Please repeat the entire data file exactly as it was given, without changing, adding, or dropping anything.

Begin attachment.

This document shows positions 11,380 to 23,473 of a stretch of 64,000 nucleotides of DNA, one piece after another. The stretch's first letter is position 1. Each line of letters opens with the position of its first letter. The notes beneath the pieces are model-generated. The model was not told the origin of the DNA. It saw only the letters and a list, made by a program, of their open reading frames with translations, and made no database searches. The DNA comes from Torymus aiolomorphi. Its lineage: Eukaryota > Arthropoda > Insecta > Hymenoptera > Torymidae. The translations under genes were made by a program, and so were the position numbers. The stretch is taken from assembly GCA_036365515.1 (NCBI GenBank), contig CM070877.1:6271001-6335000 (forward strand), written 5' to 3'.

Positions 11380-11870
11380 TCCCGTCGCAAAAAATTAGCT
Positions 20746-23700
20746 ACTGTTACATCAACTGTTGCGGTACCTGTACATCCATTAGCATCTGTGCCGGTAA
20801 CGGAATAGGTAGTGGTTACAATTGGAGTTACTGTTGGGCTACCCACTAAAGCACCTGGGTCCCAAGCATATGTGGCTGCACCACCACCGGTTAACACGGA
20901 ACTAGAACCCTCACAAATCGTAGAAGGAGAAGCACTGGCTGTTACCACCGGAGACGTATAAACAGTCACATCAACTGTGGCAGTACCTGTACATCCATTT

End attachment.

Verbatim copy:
This document shows positions 11,380 to 23,473 of a stretch of 64,000 nucleotides of DNA, one piece after another. The stretch's first letter is position 1. Each line of letters opens with the position of its first letter. The notes beneath the pieces are model-generated. The model was not told the origin of the DNA. It saw only the letters and a list, made by a program, of their open reading frames with translations, and made no database searches. The DNA comes from Torymus aiolomorphi. Its lineage: Eukaryota > Arthropoda > Insecta > Hymenoptera > Torymidae. The translations under genes were made by a program, and so were the position numbers. The stretch is taken from assembly GCA_036365515.1 (NCBI GenBank), contig CM070877.1:6271001-6335000 (forward strand), written 5' to 3'.

Positions 11380-11870
11380 TCCCGTCGCAAAAAATTAGCT
Positions 20746-23700
20746 ACTGTTACATCAACTGTTGCGGTACCTGTACATCCATTAGCATCTGTGCCGGTAA
20801 CGGAATAGGTAGTGGTTACAATTGGAGTTACTGTTGGGCTACCCACTAAAGCACCTGGGTCCCAAGCATATGTGGCTGCACCACCACCGGTTAACACGGA
20901 ACTAGAACCCTCACAAATCGTAGAAGGAGAAGCACTGGCTGTTACCACCGGAGACGTATAAACAGTCACATCAACTGTGGCAGTACCTGTACATCCATTT